China's best option in the trade war is to wait it out, experts say, as it's huge domestic economy is increasingly being driven by the power of its consumers — not trade.
Playing the long game is "probably the best and only option" that China has, said Chung Man Wing, investment director at Value Partners.
As trade tensions with the U.S. draw out, the world's second largest economy will likely seek to beef up its domestic economy, which contributes more to growth than its exports, according to analysts.
"The (Chinese) government is trying to buy time in terms of using the window to restructure the domestic economy ... the domestic corporate sector," Chung told CNBC on Thursday.
External trade make up only a "very small portion" of China's economy — and form only about 20% of its gross domestic product, he said. "And majority of that is actually not to the U.S., so China can afford to play the long game, and play it well."
In fact, Deutsche Bank said in a Wednesday report that as much as 80% of China's exports went to countries other than the U.S.
"We describe China's current strategy as 'endurance': the main goal is to preserve China's economic resilience, while taking the higher US tariffs as a given fact," Deutsche economist Yi Xiong wrote in the report.
The protracted trade war with the U.S. has gone on for more than a year, and shows no signs of abating. China said last Friday it would impose new tariffs on $75 billion worth of American goods. In retaliation, U.S. President Donald Trump said he would hike tariff rates on $550 billion of imports from China.
But ANZ economists pointed to how China's headline gross domestic product number was "barely affected" even after its exports started to drop in 2018 — when the trade war began.
"The (trade) impact on growth was over-rated," ANZ said in a Wednesday report, pointing out that China's first-half GDP growth this year was still 6.3% — even with tariffs already affecting its exports.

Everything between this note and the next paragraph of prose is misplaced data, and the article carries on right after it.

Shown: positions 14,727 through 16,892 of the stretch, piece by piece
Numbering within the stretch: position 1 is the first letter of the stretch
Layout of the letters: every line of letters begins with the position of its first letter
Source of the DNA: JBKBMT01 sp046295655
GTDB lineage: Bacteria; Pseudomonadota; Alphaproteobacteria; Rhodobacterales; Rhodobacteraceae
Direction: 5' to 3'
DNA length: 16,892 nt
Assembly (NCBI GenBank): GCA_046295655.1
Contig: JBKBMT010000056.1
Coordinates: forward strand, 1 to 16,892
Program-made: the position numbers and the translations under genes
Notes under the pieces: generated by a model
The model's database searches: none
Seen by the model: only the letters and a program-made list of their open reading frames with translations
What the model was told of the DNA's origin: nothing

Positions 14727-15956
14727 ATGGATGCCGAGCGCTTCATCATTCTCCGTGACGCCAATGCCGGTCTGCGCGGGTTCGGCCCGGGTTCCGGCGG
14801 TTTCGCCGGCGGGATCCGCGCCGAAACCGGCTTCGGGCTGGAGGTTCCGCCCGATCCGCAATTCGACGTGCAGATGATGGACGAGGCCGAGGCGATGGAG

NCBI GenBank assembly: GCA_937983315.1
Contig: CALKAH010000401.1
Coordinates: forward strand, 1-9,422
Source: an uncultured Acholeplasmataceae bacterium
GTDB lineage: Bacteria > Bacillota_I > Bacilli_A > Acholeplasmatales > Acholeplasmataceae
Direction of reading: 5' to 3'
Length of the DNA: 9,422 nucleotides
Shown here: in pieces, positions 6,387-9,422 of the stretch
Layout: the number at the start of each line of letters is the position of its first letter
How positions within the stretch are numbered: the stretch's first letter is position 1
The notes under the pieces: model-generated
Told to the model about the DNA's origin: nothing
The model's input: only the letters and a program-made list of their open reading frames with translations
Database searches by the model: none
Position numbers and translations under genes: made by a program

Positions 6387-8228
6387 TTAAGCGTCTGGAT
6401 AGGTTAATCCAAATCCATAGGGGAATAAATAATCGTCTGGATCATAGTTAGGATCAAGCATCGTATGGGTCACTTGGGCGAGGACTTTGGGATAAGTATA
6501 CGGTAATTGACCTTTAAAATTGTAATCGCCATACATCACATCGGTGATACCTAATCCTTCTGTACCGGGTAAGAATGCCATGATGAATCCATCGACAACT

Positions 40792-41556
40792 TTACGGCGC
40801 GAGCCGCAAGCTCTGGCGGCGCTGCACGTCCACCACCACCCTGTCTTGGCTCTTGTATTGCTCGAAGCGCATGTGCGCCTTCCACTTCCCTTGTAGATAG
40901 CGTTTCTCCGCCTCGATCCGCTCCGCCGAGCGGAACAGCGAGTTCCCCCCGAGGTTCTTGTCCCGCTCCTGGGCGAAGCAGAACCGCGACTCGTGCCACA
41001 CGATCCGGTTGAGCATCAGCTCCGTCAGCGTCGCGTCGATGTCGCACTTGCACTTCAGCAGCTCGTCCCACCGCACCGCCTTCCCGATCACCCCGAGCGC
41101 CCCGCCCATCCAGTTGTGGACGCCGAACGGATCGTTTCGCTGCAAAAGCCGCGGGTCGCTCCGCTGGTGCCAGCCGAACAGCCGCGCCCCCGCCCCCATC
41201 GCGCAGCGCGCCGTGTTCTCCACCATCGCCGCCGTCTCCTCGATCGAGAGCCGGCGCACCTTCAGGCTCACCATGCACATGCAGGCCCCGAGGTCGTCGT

The trade war uncertainty led the Chinese government to lower its growth target of between 6% and 6.5% for 2019 — compared to last year's roughly 6.5%.
But, "China's growth is domestically driven; consumption and infrastructure investment deserve more attention than exports," the ANZ economists wrote.
While China's economy has slowed, the direct contribution of the trade war "does not seem to be very large," Deutsche Bank's Xiong wrote. Instead, he said the slowing growth could largely be attributed to a decline in government investment, higher household debt, and deleveraging efforts — the process of reducing debt.
Meanwhile, Beijing appears to be also betting on its own economy.
On Tuesday, it unveiled measures to boost consumption, including the possible removal of restrictions on auto purchases.
China's State Council added it would encourage commercially struggling malls, stadiums and old factory zones to be transformed into commercial complexes, gym and entertainment centers.
It said Beijing will be extending retail hours to promote "the night economy," with convenience stores and restaurants staying open longer.
Meanwhile, China will also try to diversify its supply chains and accelerate its opening up to other countries – reducing its reliance on the U.S. in the longer term, said the Deutsche Bank report.
"This will both help the Chinese economy and increase the cost for the US in a trade war," Xiong wrote.
— Reuters contributed to this report.